• Remember the intangibles. This article only addresses financial compensation. While I agree that it’s the primary form of compensation (and the wage gap between men and women is real) it’s not the only way you can be paid for doing your job. Same salary with more time off = higher hourly wage. Or would your employer allow you to work from home 2-days per week? So you can save on commuting time and dry cleaning costs. Are bonuses or commissions available?

What do lose if you don’t negotiate?

  • As this article points out, you leave money on the table.
  • Probably your last chance to influence your salary. Aside from a serious promotion and a major increase in responsibility, the best you can expect at most jobs is annual cost-of-living-adjustments. Your salary - for however long you work at a job - is based primarily on your negotiations when you first enter that job.
  • You leave respect on the table. Not many employers will say, “actually, we should be paying you more.” If you don’t know what you’re skills are worth financially, don’t expect them to tell you.

How do you avoid looking demanding? 

  • You aren't demanding anything, this is a conversation - built on trust and mutual respect (which you would have hopefully built through the interview process).
  • Plan your answers to salary questions. Just like you prepare answers to other interview questions, prepare for these. Knowing exactly what you will say will help you communicate with confidence.
  • Focus on the value of your work, and what you will bring to the position - can you cite sales goals reached at your last job? Or money you saved your previous employer? Even if you can't quantify the financial value of your work, by focusing on the
  • Treat it as a business transaction - the job isn't your identity and the salary isn't your identity.

[1]Negotiation November – Why Women Need to Start Negotiating Early on the Glass Hammer. A friend of mine from grad school was quoted in the article (Kate Farrar), which is how I found it.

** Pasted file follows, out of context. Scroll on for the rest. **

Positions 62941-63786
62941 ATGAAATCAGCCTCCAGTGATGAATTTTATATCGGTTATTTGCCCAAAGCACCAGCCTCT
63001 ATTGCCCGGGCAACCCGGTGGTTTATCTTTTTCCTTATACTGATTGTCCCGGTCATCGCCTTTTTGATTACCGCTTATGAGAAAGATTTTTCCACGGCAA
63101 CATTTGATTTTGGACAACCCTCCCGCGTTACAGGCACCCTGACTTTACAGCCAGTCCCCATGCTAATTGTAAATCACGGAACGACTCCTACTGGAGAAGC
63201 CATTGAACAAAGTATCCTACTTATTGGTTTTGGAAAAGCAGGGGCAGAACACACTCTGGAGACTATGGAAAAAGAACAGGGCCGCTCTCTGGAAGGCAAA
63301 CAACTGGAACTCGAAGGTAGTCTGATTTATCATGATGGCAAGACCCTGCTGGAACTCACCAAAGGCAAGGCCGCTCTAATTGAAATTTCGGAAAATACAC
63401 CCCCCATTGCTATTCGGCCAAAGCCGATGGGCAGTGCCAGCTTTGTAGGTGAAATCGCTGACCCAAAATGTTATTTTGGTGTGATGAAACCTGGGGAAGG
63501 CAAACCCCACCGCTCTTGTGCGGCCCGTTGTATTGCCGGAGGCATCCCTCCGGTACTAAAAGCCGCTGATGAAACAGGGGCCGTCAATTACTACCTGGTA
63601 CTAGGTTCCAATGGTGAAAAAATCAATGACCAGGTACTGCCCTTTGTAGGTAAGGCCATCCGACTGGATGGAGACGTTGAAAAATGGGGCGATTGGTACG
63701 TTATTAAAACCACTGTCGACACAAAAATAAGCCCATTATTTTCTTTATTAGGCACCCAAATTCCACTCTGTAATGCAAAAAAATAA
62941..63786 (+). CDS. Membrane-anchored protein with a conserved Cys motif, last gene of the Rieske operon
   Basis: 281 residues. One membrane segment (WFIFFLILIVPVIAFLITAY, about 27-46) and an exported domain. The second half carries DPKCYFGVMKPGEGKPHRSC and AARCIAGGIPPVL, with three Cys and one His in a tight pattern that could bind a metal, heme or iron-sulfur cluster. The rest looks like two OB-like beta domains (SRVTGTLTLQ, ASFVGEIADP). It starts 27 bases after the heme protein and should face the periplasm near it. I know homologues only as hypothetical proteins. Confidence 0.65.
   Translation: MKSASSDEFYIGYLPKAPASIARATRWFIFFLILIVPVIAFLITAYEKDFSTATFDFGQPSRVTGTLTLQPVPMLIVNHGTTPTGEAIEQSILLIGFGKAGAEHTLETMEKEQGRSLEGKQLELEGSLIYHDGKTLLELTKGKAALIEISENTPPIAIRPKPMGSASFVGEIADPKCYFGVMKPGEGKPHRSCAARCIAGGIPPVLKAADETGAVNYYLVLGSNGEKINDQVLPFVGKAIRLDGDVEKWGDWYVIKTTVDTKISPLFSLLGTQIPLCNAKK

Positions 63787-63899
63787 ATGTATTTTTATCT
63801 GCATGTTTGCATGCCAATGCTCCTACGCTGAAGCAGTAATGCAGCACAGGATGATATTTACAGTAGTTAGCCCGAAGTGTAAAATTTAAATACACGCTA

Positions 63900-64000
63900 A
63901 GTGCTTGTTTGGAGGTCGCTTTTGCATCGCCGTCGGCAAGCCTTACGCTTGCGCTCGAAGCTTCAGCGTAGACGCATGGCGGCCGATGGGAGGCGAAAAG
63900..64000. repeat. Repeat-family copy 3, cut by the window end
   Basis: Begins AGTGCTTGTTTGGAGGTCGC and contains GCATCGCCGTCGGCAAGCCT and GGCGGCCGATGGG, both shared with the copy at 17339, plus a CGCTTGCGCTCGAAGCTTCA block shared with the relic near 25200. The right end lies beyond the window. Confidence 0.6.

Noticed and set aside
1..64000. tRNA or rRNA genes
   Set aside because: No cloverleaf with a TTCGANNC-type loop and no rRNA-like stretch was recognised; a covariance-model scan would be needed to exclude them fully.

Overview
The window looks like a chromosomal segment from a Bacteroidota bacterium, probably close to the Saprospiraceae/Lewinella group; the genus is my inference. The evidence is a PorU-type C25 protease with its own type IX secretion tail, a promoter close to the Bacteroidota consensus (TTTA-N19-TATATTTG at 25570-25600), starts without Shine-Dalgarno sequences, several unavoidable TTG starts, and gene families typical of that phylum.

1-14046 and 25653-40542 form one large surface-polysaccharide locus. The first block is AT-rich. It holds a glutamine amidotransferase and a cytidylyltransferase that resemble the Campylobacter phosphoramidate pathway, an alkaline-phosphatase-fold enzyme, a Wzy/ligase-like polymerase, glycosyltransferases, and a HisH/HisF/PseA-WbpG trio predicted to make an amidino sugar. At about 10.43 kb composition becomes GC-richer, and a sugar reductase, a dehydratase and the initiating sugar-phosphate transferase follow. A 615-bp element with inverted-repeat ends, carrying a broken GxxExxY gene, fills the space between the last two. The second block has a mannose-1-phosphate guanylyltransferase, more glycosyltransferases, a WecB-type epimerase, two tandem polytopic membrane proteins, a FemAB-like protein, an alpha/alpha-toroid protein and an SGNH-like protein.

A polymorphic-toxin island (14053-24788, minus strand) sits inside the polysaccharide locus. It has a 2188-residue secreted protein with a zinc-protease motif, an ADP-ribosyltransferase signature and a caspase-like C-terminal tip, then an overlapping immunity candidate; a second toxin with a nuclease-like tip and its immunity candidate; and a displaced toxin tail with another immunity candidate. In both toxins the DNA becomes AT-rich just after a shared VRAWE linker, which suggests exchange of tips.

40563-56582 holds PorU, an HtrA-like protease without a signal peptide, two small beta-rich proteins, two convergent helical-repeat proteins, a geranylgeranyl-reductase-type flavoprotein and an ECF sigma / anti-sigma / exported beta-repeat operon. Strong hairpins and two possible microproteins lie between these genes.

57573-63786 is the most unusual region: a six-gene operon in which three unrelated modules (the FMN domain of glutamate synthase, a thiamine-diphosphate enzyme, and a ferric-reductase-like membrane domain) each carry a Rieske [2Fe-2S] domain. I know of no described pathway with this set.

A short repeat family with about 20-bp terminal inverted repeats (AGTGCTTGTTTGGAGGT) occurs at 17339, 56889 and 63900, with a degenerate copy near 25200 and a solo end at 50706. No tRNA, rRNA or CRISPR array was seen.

[2] Adam D. Galinsky of Northwestern's Kellogg School of Management and Roderick I. Swaab of INSEAD

How to Choose Childcare

So you’ve just gotten a positive pregnancy test and you're considering telling your parents and close friends. What else should you do?

Sign up for childcare, of course!

You're likely staring at the screen saying: "What? I just took a pregnancy test. I haven't even been to my doctor/midwife yet. You want me to think about childcare?"

In response, I offer this passage a woman posted on a listserve I subscribe to:

"So, after three years on the waitlist (literally since I was six weeks pregnant) for the daycare at my office, our two and a half year old finally got a spot! Woohoo!"

And that is far from the first time I've heard of that happening. Several years on a waitlist for childcare. I wish I were joking.

When I was pregnant with our first child, we started looking into daycares and found the same thing: years long waitlists.

It’s likely more common in more urban areas, but even if you don’t have years long waitlist, you still have to sort out the different options for childcare. Obviously this requires some planning.

Looking for childcare assumes you are returning to work. We'll talk about that in another blog. But - assuming you are returning to work, you'll need someone to look after your baby.